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And with one buffet fell'd him on the floor.
With that my husband in a fury rose,

And down he settled me with hearty blows.
I groan'd, and lay extended on my side;

On! thou hast slain me for my wealth,' I cried,-
Yet I forgive thee---take my last embrace-.-'
He wept, kind soul! and stoop'd to kiss my face,
I took him such a box as turn'd him blue,
Then sigh'd and cried, Adieu, my dear, adieu!'
But after many a hearty struggle past,

I condescended to be pleas'd at last.
Soon as he said, My mistress and my wife,
Do what you list, the term of all your life;'
I took to heart the merits of the cause,
And stood content to rule by wholesome laws;
Receiv'd the reins of absolute command,
With all the government of house and land,
And empire o'er his tongue, and o'er his hand.
As for the volume that revil'd the dames,
'Twas toru to fragments, and condemn'd to flames.

Now Heaven on all my husbands gone bestow Pleasures above for tortures felt below:


That rest they wish'd for, grant them in the grave, And bless those souls my conduct help'd to save!



Translated in the Year 1703.


Edipus king of Thebes, having by mistake slain his father Laïus, and married his mother Jocasta, put out his own eyes, and resigned the realm to his sons, Eteocles and Polynices. Being neglected by them, he makes his prayer to the fury Tisiphone, to sow debate betwixt the brothers. They agree at last to reign singly, each a year by turns, and the first lot is obtained by Eteocles. Jupiter, in a council of the gods, declares his resolution of punishing the Thebans, and Argives also, by means of a marriage betwixt Polynices and one of the daughters of Adrastus, king of Argos. Juno op. poses, but to no effect; and Mercury is sent on a message to the Shades, to the ghost of Laïus, who is to appear to Eteocles, and provoke him to break the agreement. Polynices in the mean time de parts from Thebes by night, is overtaken by a storm, and arrives at Argos; where he meets with Tydeus, who had fled from Calydon, having killed his brother. Adrastus entertains them, having received an oracle from Apollo, that his daughter should be married to a boar and a lion,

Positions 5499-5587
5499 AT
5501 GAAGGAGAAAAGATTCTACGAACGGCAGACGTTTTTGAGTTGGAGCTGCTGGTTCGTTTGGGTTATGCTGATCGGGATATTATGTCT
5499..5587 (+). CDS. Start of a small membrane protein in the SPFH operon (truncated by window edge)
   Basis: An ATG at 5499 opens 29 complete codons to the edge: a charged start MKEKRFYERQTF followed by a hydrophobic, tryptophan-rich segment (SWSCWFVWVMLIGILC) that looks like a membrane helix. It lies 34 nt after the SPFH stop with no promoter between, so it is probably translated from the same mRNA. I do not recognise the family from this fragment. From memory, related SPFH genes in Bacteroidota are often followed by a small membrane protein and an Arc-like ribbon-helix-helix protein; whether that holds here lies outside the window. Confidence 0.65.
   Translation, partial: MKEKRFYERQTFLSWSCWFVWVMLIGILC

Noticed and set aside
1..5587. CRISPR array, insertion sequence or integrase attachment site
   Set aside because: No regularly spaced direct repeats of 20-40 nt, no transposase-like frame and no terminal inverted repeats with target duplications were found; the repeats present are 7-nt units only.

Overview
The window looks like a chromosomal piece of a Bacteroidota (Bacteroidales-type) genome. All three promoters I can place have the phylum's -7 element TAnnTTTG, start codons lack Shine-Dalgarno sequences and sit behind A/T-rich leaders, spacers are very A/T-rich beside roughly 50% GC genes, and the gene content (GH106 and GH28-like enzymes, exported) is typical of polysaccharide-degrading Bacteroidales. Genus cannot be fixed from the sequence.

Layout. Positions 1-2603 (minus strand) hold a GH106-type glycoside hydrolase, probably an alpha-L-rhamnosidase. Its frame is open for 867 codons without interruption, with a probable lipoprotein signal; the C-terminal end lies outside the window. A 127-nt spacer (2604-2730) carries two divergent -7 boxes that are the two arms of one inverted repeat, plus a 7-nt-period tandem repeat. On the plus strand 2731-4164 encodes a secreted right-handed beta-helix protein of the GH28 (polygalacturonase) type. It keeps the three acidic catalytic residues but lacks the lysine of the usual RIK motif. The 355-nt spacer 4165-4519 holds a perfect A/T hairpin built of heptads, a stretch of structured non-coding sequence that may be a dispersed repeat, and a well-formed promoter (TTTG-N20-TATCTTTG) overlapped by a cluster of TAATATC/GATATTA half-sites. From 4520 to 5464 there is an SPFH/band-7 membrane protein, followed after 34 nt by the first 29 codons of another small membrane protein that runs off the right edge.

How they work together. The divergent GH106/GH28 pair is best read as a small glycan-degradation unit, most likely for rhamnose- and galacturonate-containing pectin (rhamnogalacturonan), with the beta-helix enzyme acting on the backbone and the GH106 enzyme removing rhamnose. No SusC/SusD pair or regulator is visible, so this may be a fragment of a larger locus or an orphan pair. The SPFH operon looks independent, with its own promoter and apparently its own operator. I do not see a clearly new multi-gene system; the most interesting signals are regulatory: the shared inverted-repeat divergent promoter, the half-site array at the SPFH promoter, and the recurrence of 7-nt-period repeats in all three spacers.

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which he understands to be meant of these strangers, by whom the hides of those beasts were worn, and who arrived at the time when he kept an annual feast in honour of that god. The rise of this solemnity he relates to his guests, the loves of Phoebus and Psamathe, and the story of Chorce. bus. He inquires, and is made acquainted with their descent and quality. The sacrifice is renewed, and the book concludes with a hymn to Apollo.

The translator hopeshe needs not apologise for his choice of this piece, which was made almost in his childhood; but, finding the version better than he expected, he gave it some correction a few years afterwards.


FRATERNAL rage, the guilty Thebes alarms,

The alternate reign destroy'd by impious arms, Demand our song; a sacred fury fires

My ravish'd breast, and all the muse inspires.
O goddess! say, shall I deduce my rhymes
From the dire nation in its early times,
Europa's rape, Agenor's stern decree,

And Cadmus searching round the spacious sea?
How with the serpent's teeth he sow'd the soil,
And reap'd an iron harvest of his toil?

Or how from joining stones the city sprung,
While to his harp divine Amphion sung?
Or shall I Juno's hate to Thebes resound,
Whose fatal rage th' unhappy monarch found?
The sire against the son his arrows drew,